Kadeish קדש
Urchatz ורחץ
After drinking the first cup of wine, most Jews wash their hands, but the Republicans stay seated and wait for the water to trickle down.

Karpas כרפס
Most Jews then eat a green vegetable, but the Republican Haggadah follows the ruling of Rabbi Reagan that ketchup qualifies as a vegetable. Ketchup is not green, but green is the last thing any Republican would want to be. (Reagan does have this in common with Moses: Neither ever set foot in the land of Israel.)

Yachatz יחץ
Next, we break the middle of the three matzot. Most Jews break the middle matzah into two roughly equal pieces, replacing the smaller piece on the Seder plate and hiding the larger piece as the afikoman. The Republican Haggadah asks the leader (or in Republican parlance, the Seder CEO) to keep 99 percent of the matzah for himself and let the other participants share the remaining 1 percent.

Maggid מגיד
The Torah speaks of four sons, but the Republican Haggadah speaks of four candidates:

  • The simple candidate (Santorum),
  • the wicked candidate (Paul),
  • the candidate who does not know how to answer (Romney), and
  • the simple candidate who thinks he’s the wise candidate (Gingrich).

They have no wise candidates.

The highlight of the Republican Haggadah is its version of “Dayenu” — “it would have been enough.” The Republican motto when it comes to President Obama is “nothing is enough” — no matter how much President Obama does for Israel, it’s never enough for some of our Republican friends:

President Obama has called for the removal of Syrian President Assad.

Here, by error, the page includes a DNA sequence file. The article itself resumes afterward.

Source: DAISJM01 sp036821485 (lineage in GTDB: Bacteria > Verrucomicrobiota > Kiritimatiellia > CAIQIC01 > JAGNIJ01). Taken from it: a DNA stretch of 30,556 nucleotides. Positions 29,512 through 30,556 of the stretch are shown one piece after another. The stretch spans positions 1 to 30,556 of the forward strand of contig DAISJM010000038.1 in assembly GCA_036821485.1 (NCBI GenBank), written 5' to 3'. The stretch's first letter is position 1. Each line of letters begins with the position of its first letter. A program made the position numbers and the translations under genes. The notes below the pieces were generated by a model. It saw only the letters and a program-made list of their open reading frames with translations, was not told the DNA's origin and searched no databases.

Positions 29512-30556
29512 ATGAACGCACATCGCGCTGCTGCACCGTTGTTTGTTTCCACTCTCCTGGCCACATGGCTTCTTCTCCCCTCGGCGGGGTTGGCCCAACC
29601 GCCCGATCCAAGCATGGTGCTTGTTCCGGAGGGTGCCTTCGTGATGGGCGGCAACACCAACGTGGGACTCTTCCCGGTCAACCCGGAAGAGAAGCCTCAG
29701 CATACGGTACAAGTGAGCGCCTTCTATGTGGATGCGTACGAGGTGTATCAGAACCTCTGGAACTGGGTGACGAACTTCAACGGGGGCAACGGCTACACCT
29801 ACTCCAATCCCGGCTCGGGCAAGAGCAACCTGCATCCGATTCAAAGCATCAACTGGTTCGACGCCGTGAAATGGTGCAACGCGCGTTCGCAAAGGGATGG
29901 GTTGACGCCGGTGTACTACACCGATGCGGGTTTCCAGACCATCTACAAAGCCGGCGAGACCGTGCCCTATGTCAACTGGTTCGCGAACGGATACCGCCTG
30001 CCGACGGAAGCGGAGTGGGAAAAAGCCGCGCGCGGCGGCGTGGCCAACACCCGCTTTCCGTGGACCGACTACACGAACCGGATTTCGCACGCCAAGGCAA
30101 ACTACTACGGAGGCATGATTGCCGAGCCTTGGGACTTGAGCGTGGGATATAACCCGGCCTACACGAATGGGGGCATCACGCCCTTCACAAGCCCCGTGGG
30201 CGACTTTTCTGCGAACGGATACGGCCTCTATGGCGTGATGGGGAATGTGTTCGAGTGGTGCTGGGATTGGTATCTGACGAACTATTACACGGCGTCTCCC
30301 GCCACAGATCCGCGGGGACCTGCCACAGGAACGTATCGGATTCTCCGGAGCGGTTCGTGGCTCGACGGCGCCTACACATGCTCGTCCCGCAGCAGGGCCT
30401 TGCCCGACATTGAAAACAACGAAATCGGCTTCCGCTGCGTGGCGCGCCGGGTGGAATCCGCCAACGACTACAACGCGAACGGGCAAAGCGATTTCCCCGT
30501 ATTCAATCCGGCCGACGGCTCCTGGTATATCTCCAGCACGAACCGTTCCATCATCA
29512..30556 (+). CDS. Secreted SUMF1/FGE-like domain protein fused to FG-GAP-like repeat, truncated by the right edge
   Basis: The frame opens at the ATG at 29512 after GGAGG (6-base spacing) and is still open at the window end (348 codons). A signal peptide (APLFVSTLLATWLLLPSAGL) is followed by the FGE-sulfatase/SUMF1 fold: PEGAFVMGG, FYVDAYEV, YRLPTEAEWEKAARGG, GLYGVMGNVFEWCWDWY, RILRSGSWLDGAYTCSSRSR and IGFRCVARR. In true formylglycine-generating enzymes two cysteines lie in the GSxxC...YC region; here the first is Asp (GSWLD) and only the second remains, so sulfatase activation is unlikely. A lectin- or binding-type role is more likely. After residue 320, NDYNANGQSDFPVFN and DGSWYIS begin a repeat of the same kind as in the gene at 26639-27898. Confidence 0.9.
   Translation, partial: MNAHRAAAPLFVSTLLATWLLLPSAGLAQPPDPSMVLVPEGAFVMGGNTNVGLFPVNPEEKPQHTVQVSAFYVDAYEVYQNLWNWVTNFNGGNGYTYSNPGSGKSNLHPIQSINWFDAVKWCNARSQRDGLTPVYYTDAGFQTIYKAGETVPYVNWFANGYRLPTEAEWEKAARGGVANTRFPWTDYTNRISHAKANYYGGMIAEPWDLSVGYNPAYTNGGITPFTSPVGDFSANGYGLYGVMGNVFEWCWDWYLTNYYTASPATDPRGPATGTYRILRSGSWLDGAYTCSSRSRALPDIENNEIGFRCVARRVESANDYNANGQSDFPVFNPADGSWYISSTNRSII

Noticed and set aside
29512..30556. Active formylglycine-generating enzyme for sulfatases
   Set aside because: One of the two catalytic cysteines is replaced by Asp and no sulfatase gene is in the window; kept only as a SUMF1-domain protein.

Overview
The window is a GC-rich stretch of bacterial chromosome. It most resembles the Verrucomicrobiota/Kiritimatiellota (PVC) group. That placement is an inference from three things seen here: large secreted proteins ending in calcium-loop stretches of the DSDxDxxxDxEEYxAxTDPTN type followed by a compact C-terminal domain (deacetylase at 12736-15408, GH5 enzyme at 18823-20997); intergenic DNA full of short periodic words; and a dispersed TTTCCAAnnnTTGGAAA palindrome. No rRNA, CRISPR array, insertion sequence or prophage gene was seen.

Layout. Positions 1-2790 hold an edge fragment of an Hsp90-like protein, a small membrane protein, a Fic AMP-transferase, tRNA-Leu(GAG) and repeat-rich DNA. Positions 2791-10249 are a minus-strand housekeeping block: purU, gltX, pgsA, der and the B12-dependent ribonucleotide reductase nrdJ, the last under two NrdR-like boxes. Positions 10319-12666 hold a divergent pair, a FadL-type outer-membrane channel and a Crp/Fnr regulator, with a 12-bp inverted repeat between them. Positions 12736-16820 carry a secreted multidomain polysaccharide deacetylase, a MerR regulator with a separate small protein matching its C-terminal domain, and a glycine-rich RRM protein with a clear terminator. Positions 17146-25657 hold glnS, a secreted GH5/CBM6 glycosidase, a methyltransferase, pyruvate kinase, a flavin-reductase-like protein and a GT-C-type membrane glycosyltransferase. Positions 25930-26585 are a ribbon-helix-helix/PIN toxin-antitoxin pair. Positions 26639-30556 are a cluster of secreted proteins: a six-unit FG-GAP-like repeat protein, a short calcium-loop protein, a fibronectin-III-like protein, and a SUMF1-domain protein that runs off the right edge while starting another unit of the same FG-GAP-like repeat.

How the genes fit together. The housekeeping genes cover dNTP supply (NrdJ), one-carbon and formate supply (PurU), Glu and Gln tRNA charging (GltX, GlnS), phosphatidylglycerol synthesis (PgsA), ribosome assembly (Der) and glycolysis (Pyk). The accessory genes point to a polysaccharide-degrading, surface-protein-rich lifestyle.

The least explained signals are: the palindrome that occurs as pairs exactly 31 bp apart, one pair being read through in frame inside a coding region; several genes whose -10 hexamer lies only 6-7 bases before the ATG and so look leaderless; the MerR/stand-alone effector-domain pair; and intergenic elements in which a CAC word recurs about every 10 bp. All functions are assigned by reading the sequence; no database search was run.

But that’s not enough.

President Obama ordered the successful assassination of Osama bin Laden.

But that’s not enough.

President Obama has done more than any other president to stop Iran’s illicit nuclear program.

But that’s not enough.

President Obama restored Israel’s qualitative military edge after years of erosion under the Bush administration.

But that’s not enough.

President Obama increased security assistance to Israel to record levels.

But that’s not enough.

President Obama boycotted Durban II and Durban III.

But that’s not enough.

President Obama has taken U.S.-Israel military and intelligence cooperation to unprecedented levels.

But that’s not enough.

President Obama cast his only veto in the U.N. against the one-sided anti-Israel Security Council resolution.

But that’s not enough.

President Obama opposed the Goldstone Report.

But that’s not enough.

President Obama stood with Israel against the Gaza flotilla.

But that’s not enough.

President Obama organized a successful diplomatic crusade against the unilateral declaration of a Palestinian state.

But that’s not enough.

President Obama immediately intervened to rescue Israelis trapped in the Egyptian embassy.

But that’s not enough.

President Obama gave orders to give Israel “whatever it needs” to put out the Carmel fire.

But that’s not enough.

President Obama maintained the U.S. policy of ambiguity on Israel’s nuclear weapons.

But that’s not enough.

President Obama has repeatedly condemned Palestinian incitement against Israel and attempts to delegitimize Israel.

But that’s not enough.

President Obama pulled out of joint exercises with Turkey after Turkey excluded Israel.

But that’s not enough.

There’s probably nothing President Obama can do to convince some Republicans that he’s pro-Israel. If President Obama split the Sea of Reeds and walked through it dry-shod, they’d accuse him of not being able to swim. They made their mind up before he was elected that he could not be trusted and they ignore everything that contradicts their biases.

The ultimate message of the real Haggadah is hope (sound familiar?). Let’s hope that just as the vast majority of American Jews voted for Barack Obama in 2008, the vast majority of us will remember who we are and what we value and vote to re-elect President Obama in 2012.